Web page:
To assess effectiveness of the manipulation of public versus
private consumption decision, participants were asked to
indicate on a seven-point Likert scale the extent to which they
believed that other group members would become aware of
their choice of MP3 video player. The ANOVA revealed a
significant effect of visibility manipulation (F(1, 60) = 319.31,
p<0.0001). As expected, respondents in the public condition
(Mpublic = 5.73) were more likely to expect that others would
know what brand of MP3 video player they preferred than
respondents in the private condition (Mpublic=1.35). No other
effects on this measure were observed.
Covariates
Gender (p>0.50), importance of the group opinion for an
individual (p>0.65), and anxiousness (p>0.65) did not
covary significantly with the dependent variable. Individual
differences in self-monitoring (Wald = 3.34, p<0.07) was a
marginally significant covariate with the choice of MP3
video player, indicating that higher self-monitors were
slightly more likely to seek distinctiveness from than to
conform to their groups.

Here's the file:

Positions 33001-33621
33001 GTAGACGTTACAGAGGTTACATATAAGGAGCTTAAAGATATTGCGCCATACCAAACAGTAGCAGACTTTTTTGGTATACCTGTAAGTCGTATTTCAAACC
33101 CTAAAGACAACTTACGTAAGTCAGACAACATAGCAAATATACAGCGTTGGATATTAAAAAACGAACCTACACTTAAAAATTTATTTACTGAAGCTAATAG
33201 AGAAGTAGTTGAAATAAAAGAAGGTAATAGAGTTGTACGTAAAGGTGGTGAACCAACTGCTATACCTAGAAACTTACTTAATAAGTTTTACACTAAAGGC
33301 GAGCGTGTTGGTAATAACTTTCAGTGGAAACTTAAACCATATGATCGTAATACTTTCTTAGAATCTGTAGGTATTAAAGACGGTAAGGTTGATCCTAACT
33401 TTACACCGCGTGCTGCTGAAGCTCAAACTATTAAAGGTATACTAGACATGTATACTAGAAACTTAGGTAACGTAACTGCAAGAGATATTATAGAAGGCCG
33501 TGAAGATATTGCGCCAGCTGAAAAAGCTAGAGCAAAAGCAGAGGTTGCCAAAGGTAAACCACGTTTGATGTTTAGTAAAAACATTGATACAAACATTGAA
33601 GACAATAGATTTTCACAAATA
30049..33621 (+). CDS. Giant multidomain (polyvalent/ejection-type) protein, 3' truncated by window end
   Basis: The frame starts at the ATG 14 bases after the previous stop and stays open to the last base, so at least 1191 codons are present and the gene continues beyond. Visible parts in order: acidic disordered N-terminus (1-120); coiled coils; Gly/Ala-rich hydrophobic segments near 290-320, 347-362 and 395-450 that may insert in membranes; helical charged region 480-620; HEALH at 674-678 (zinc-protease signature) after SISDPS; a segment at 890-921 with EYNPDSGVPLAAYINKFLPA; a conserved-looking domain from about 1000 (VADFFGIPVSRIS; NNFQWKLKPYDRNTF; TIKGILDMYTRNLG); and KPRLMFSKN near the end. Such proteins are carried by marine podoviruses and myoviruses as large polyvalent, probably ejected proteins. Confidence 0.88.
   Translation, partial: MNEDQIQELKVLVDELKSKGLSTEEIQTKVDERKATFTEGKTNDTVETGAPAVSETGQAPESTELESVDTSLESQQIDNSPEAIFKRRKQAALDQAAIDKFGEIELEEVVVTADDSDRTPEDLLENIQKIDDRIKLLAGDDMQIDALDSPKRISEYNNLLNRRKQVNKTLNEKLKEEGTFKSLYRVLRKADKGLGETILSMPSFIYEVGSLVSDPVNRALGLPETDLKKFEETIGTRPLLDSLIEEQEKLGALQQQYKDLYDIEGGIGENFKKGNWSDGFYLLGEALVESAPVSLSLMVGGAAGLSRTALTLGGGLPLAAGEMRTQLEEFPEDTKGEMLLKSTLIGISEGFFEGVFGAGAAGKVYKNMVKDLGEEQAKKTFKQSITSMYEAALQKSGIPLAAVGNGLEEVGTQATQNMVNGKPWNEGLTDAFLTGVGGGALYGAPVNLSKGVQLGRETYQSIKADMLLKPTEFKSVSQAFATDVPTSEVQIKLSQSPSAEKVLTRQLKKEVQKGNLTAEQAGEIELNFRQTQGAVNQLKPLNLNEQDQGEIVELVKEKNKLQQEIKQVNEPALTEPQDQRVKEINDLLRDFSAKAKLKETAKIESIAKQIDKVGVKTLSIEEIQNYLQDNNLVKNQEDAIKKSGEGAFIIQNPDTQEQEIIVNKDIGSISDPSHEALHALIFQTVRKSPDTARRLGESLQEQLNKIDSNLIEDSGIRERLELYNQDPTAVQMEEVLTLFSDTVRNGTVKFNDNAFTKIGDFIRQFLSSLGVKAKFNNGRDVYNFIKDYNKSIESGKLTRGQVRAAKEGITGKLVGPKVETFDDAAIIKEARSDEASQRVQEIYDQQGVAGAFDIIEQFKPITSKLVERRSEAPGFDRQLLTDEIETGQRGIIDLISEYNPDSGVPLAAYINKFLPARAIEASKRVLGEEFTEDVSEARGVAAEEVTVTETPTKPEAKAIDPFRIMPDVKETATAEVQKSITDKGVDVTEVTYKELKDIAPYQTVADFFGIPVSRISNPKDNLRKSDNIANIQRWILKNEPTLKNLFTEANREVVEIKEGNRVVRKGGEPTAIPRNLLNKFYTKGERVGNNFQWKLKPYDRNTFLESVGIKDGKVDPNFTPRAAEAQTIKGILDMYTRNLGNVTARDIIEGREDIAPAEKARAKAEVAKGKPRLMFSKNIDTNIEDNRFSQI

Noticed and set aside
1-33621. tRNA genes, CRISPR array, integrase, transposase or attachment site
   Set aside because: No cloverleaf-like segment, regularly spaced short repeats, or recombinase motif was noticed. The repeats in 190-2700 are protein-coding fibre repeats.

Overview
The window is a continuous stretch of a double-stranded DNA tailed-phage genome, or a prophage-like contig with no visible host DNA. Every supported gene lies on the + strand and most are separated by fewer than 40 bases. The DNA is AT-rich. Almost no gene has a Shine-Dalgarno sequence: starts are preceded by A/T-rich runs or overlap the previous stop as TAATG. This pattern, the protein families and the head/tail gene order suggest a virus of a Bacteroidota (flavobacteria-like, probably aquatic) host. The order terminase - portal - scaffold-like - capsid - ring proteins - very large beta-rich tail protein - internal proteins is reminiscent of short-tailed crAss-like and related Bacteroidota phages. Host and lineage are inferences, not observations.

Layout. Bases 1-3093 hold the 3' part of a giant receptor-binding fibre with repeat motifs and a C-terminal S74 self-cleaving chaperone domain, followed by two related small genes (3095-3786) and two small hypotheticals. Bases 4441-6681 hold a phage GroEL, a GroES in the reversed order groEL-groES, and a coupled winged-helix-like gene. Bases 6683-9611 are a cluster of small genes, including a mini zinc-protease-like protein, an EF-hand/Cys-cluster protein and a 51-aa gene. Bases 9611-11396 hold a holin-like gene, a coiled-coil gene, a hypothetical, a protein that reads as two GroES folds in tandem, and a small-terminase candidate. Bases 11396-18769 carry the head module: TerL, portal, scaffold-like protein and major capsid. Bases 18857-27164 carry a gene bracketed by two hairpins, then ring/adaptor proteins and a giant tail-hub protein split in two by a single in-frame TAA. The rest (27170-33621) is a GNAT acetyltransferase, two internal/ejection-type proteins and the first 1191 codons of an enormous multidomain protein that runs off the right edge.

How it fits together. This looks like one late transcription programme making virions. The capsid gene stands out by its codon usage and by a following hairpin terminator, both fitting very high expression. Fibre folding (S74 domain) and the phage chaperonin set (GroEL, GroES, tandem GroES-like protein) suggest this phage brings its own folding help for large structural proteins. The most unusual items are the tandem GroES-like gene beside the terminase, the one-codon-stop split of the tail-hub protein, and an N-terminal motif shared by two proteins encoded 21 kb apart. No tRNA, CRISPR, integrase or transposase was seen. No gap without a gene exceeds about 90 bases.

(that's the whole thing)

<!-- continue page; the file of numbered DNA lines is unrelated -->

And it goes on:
Hypotheses tests
The log-linear test revealed a significant interaction effect of
prior interaction with the group and visibility of individual
consumption decisions on the choice of MP3 video player
(w2 = 3.94, p<0.05). As predicted, the test of proportions
was significant in the public condition (w2 = 5.11, p<0.05).
In line with H1, when participants did not have a history of
prior interaction with the group but expected to meet the
group and thought that other members would know about
their choices of MP3 video player, 69 per cent of respondents
chose the brand that was ostensibly preferred by everyone
else in the group, and only 31 per cent of respondents chose
a different brand. The pattern of results was reversed in the
subcondition of prior interaction with the group, which was
consistent with H3. After individuals had a positive experience
of interaction with the group and believed that other members
would subsequently observe their consumption decisions,
only 29 per cent of participants conformed to the preferences
of other group members, whereas 71 per cent of participants
made a choice in favor of the brand that allowed them to
differentiate the self from others.
As expected, the test of proportions showed no difference
in preferences between the two models in the private
condition (p>0.85). When participants believed that others
would not become aware of their consumption decisions, the